She didn't touch the cat

— feeling cat
Touch Not the Cat - Mary Stewart

A centuries-old castle in Britain, complete with a moat and a maze – check.

The aristocratic Ashley family, gradually disintegrating as the 20th century marches along – check.

A plucky heroine Bryony, with a telepathic gift that’s popped up in her ancestors now and again – check.

Bryony’s father dying under mysterious circumstances – check.

A convoluted inheritance and the furtive, faintly menacing cousins with obscure goals – check.

A simple but charming (and handsome, of course) castle caretaker as a romantic interest – check.

The enigmatic title – Touch Not the Cat – which is the motto of the Ashley family – check.

 

All the components of a satisfying romantic suspense, set in England in the 1960s, are there, and still, I wasn’t satisfied with this book. I liked the story – the plot twists were original and the prose wonderfully written. I liked the characters – 3-dimentional and complex, although I had trouble identifying with the protagonist, Bryony. She made some rather silly assumptions along the way.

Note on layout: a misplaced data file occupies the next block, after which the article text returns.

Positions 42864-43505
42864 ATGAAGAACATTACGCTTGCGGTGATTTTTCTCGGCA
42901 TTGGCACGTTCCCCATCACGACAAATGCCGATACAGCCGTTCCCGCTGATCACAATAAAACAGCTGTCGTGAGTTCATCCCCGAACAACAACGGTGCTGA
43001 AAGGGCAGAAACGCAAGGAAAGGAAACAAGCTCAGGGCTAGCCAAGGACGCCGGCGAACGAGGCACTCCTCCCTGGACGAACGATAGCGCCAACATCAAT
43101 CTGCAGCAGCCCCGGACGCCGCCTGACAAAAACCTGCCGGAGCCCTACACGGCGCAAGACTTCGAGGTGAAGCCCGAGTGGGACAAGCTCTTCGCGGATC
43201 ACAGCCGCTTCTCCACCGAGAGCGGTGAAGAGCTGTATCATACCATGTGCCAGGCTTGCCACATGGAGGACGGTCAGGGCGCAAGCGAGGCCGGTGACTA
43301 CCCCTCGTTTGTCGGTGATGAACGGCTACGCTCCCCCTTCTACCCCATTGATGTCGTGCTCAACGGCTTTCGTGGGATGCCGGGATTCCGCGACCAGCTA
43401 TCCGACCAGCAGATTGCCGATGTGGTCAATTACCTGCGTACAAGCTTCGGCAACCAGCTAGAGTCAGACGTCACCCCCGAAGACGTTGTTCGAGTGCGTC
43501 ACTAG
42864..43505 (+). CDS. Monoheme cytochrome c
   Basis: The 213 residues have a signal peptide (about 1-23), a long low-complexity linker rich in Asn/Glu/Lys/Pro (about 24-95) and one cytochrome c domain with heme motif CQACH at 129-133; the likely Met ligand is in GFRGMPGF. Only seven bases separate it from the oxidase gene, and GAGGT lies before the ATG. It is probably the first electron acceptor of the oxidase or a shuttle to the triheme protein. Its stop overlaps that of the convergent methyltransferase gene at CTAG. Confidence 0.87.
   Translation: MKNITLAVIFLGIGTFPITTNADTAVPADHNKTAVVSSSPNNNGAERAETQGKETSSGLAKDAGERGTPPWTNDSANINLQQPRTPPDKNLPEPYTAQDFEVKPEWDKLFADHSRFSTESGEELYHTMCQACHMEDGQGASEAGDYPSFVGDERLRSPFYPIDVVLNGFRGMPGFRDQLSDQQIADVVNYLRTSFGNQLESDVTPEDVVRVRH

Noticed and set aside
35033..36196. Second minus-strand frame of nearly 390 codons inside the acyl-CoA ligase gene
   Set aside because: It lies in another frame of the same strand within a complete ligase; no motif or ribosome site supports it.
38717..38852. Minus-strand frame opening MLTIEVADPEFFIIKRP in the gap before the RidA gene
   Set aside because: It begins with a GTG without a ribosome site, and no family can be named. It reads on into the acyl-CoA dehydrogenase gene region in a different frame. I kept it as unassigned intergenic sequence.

As in many Stewart’s stories, the place – the castle and its surroundings – is almost another character. It’s alive, it’s imbued with old secrets, and the author spends an enormous amount of time on her scenery. For me, the over-abundance of descriptions, rich and atmospheric though they were, was this novel’s biggest flaw. I wanted to know what happened next, but instead, the writer offered me pages and pages of bird singing and boughs whispering before her characters took another step forward.

The second flaw of this story was the secret identity of one of the characters – Bryony’s telepathic interlocutor. Why didn’t he tell her who he was right from the start? Why did he keep his persona concealed for most of the book? They have known each other for years. It would’ve made perfect sense, more sense anyway than keeping it hidden.

You know my opinion of secrets – they are toxic. They poison people’s lives, but many authors use them as a plot gimmick, to spice up their tales. This novel was one of those, and the secret resulted in many complications for the heroine, the complications she could’ve avoided, if only the unnecessary secret was dispensed with before the story started.

 

Overall – not bad but not the best of Stewart’s novels.